We’ve always been proud to put small businesses and creatives at our core, so we’ll take any excuse to shout about the amazing work they do and the great print they produce.
We recently chatted to Cat, of Cat Food Cakes. Her London-based bakery business had to adapt quickly when the country went into lockdown, and Cat found herself inundated with online orders for her baked delicacies! Read on for her top tips for social engagement and harnessing online mail orders.
Cat – hi! Can you tell us a bit more about your delicious business and how you got set up?
I started my business from home in 2014. After applying for a few pastry chef jobs I decided to start my own cake business, but I didn’t know how to decorate a celebration cake when I started!
I traded at street food markets to begin with, which helped me figure out what I liked making and what customers liked eating. Now I have my own premises near my home in Brockley, South East London and have been growing the mail order side of my business for the past 18 months.
Your sweet treats span everything from brownies to celebration cakes – how do you go about choosing your range?
For my monthly subscription box, I set a theme first and then work backwards to decide on the treats. I love being inspired by films, books and even pop culture. For example, I made an entire box of treats inspired by the US Office back in January.
Your shop in London unfortunately had to shut during lockdown – how has this affected your business?
The pandemic has definitely highlighted to me that my bakery is too small! I felt nervous about opening to the public in the weeks before the lockdown, and have decided to close the physical shop to the public until it’s 100% safe for me to open again. I’m losing a lot of revenue because of this, but I’d rather that both myself and my customers are safe and healthy in the long term.
Your mail orders have seen huge popularity lately – how are you coping with the numbers?
I am genuinely shocked by how much my mail orders have increased! There was one week where I was working 18 hours every day to complete orders and having a Deliveroo for every meal! I’m not able to safely hire anyone to work inside the bakery with me right now, so I’m working on outsourcing as much as I can without risking anyone’s health. My friend pops in to pick up boxes of Creme Eggs and helps fold tissue paper while she’s watching Netflix. That definitely saves me a few hours every week!
How have you had to adapt your delivery and mail order processes during this time?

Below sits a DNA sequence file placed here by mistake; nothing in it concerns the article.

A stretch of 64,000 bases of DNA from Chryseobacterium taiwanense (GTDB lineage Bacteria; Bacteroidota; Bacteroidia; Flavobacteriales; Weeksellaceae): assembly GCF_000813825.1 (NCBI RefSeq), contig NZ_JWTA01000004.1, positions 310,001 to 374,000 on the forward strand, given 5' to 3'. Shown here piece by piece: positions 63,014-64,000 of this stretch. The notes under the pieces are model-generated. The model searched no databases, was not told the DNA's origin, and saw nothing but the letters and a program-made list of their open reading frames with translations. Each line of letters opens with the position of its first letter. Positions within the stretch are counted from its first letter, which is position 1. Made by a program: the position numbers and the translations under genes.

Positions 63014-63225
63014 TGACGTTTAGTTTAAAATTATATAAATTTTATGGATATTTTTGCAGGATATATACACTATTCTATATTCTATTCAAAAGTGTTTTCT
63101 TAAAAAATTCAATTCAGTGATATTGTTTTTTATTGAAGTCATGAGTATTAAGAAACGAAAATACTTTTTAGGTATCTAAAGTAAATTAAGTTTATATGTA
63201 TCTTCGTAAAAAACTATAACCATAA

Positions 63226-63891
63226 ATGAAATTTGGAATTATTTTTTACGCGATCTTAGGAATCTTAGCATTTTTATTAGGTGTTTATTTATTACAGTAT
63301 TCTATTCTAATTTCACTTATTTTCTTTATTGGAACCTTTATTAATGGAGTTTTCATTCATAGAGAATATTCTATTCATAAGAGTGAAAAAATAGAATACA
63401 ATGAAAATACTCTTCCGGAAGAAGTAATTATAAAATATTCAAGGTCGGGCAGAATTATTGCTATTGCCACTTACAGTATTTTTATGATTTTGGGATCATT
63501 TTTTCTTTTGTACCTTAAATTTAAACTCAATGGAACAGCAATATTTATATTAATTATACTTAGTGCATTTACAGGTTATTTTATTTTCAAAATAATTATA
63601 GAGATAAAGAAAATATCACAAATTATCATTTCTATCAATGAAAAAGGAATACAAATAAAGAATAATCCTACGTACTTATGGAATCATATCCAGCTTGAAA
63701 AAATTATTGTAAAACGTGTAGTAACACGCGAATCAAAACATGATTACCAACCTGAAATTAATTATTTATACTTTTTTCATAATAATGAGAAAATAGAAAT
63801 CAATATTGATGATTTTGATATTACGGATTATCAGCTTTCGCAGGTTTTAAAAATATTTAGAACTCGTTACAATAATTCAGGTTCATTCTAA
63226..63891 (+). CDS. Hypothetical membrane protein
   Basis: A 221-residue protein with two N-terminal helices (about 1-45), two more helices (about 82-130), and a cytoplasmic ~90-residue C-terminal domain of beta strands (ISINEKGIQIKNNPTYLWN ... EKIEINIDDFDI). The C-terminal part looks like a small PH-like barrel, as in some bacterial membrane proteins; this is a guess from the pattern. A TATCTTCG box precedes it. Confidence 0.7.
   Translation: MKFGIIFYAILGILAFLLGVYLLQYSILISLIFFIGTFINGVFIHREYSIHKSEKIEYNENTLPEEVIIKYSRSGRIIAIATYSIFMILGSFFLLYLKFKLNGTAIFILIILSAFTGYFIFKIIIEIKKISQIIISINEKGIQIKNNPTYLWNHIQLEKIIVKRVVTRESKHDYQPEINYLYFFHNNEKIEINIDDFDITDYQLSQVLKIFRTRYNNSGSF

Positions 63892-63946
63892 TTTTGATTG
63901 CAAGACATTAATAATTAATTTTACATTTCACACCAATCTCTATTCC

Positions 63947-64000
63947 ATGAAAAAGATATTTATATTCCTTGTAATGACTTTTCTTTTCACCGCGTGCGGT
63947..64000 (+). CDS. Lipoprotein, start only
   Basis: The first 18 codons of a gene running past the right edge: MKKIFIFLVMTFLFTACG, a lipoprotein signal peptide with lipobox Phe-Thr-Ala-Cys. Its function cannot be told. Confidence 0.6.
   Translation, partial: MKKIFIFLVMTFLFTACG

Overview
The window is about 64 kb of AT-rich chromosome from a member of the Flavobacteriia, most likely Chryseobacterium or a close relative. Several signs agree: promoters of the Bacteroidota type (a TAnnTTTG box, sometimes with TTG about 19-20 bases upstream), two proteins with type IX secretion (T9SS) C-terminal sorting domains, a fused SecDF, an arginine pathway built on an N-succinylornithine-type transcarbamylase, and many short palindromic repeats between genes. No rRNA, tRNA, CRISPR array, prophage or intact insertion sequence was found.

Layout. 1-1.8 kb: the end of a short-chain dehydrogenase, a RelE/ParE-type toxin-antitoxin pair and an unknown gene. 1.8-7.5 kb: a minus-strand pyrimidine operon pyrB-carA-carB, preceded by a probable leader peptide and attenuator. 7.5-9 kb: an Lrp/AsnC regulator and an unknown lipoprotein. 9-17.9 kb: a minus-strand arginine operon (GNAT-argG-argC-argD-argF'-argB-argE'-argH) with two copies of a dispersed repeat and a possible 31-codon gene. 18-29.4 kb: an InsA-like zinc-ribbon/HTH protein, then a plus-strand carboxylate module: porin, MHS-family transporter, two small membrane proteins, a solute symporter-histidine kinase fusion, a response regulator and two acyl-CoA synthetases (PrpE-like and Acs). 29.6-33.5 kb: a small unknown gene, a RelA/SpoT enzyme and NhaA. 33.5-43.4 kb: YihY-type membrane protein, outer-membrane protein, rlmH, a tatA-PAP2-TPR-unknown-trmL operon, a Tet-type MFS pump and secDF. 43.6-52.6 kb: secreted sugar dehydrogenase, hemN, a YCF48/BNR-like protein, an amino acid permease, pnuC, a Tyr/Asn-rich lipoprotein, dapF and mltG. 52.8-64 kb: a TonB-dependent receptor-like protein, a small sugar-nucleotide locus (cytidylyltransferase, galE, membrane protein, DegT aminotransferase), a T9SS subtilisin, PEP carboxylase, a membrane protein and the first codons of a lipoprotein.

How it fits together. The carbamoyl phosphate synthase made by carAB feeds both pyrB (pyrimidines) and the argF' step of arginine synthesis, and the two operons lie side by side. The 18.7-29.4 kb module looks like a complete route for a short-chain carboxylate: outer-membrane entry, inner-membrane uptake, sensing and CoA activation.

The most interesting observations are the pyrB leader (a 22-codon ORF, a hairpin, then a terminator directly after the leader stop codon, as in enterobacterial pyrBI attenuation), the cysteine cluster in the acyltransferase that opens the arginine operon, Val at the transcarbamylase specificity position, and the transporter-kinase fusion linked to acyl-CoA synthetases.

My local Post Office closed during the first week of the lockdown, which was probably the most stressful thing that could have happened! By the time they closed, it was too late to get set up with a collection service. I had to figure out how to get my mail orders out with a new Post Office. I’m now negotiating with a courier service and I cannot wait to send my first batch out with them. I feel like I’m a huge success because I’m going to be using a courier!
You do a huge amount on social media to engage your customers! What are your 5 top tips for building a community around your brand?
- Have a clear idea of what your products are! Make yourself a mood board of similar products and photography that you like. If your content is recognisable it’s easier for your customers to engage with more of your content.
- Talk to the camera! I love a talky story.
- Don’t put pressure on yourself to be perfect on Instagram. I often pop on without any make up on, and chocolate all over my apron. Real life is relatable!
- Ask for feedback. Use question boxes and polls to ask your customers what they like best.
- Make friends with other small businesses to help your community find other products they might like too.
Where do you get your design inspiration for your cakes?
This is a really difficult question! I studied Fine Art at university and my work was always a really bold. colourful, pop art style. And I think this has come through into how I decorate cakes. The degree was pretty useless, but at least I’m alright with a palette knife!
What does a typical day in the bakery look like for you?
I usually go to the gym for around 6.30am (pre-lockdown!) to charge my energy levels, then it’s non-stop for at least 10 hours. I sometimes make over 400 items in one day, whilst constantly sharing everything on Instagram. It’s pretty full on if I’m honest. I batch every single task, so every few weeks I take a few days off to catch up on my admin.
What has been your greatest success so far?
My created success was being able to afford to move out of my home kitchen was pretty epic! I also made a cake for Billie Eilish once to congratulate her on a sold out tour!
How did you come across printed.com?
How can people shop from you, or find out more?
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